leafpkgs is an obsolete and long abandoned
leafpkgs is a small utility written in Python that shows which
packages in a Debian system are no longer necessary, or leaf
packages, i.e. packages which no other packages depend
leafpkgs takes virtual packages and version numbers into
leafpkgs reads the DPKG status database and shows the unneeded
package names (with a short description) on its standard output. The
(possibly edited) results of previous runs can be used in the following runs,
so you can eliminate unwanted packages and all of the extra packages they came
leafpkgs you can also select some specific packages to
delete, and then see which packages become leaf packages, so you can remove
Please note that
leafpkgs never removes a package, it only
figures out what would happen if some packages were removed.
Why should I need this tool?
Put simply, to keep a system clean. Debian comes with an amazing lot of
packages. Your curiosity leads you to install and try packages you will
eventually not use. Even if you remove those packages, they may have pulled
in some other packages that remain in you system. Also, compiling source
packages makes you install a lot of
*-dev packages to satisfy its
Build-Depends. This may not seem a big problem, but if you have a machine
which is short of hard disk, or simply if you are as paranoid as me, this may
What is a leaf package?
A leaf package is an installed package that can be safely removed
from the system without breaking dependencies
Suggests). This includes:
- Packages which do not appear in any other package's dependency fields.
- Packages which do appear in other package's dependency fields but have a
lower version than the one needed. Please note that, on a non-broken system,
this can only happen with or'ed dependencies, or in
If the installed package provides a virtual package, then the virtual package should also be a leaf package.
Dependency types are hierachized into dependency levels,
Depends (the lowest usable level)
NOTE REGARDING OR'ED DEPENDENCIES AND VIRTUAL PACKAGES: This program treats
virtual packages and or'ed dependencies in a similar way. Let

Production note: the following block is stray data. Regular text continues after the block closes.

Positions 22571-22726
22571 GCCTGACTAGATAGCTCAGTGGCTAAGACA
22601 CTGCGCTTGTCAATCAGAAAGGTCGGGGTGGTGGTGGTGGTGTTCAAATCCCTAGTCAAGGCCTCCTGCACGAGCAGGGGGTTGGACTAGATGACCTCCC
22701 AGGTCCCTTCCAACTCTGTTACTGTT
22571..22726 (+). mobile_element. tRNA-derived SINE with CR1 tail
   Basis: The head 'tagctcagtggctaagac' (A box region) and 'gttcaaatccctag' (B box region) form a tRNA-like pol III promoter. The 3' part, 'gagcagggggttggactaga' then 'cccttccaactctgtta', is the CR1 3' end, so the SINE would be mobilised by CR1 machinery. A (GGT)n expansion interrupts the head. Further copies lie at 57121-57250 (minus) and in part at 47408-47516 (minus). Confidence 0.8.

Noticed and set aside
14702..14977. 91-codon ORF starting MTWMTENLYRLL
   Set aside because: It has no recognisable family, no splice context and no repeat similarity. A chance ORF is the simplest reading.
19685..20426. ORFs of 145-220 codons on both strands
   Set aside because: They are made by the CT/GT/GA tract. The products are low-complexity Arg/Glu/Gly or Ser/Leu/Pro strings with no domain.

be an installed package. Let
installed packages such that
P depends on
O1 | O2
and the versions of these packages satisfy the ones needed by
Let's suppose no other package depends on
leafpkgs considers that none
O2 is a leaf package. Considering the
removal of each package
O2 separately, we
would see that each package can be removed, for the other one is still
installed. However, this would lead to considering both of them as leaf
packages, which is certainly not correct.
The same goes for virtual packages. These packages can be seen as a frequently used, named or'ed dependency.
You can unpack the tar file and run
leafpkgs in-place. You will
need to have installed
python-apt (which depends on Python 2.1).
You can install the package into your system using Distutils, which should be as easy as issuing:
python setup.py install
Take a look at Installing Python Modules on your Python documentation
to learn more about Distutils. You may want to use the
option not to mess things up. Of course, it would also be nice if someone
packaged this into a nice .deb!
In its simplest form, you can run
leafpkgs simply by invoking it.
It will take some time to read the status database, then it will print a list
leaf packages. You can specify a particular dependency level by using
-d option. You can write the output to a file, then edit so
that only the packages you want to remove remain in the file. Then you can
feed this file to
leafpkgs with the
-x option to see
which packages became leaf packages by removing the packages named in the
Another way to run
leafpkgs is by specifying a list of leaf
packages as arguments to the program. Then, the program will compute which
packages in the system become leaves right after the deletion of the first
You can filter which leaf packages to show using the
A simple example on using
Suppose you wanted to know which development packages are not required in your system. Then, you could issue:
$ leafpkgs | grep -- '-dev$' nas-dev libbz2-dev mozilla-dev jdk1.1-dev task-c++-dev libgnome-vfs-dev ...
You could also have used the option
-S '.*devel' to avoid showing
packages not in the development section. Note the use of
devel to include the development sections in non-US,
contrib and non-free.
Another example on using
Imagine I want to delete the package
cocoon (hey, nothig against
it!). Then I'd like to know which packages I will not need when I remove it,
so that I can also remove them. So I invoke:
$ leafpkgs -d suggests cocoon lib-openxml-java cocoon-doc jserv
# dpkg --purge cocoon cocoon-doc lib-openxml-java jserv
- Refine the use of Distutils.
- Interactive run to avoid re-reading the status file and selectively deleting packages.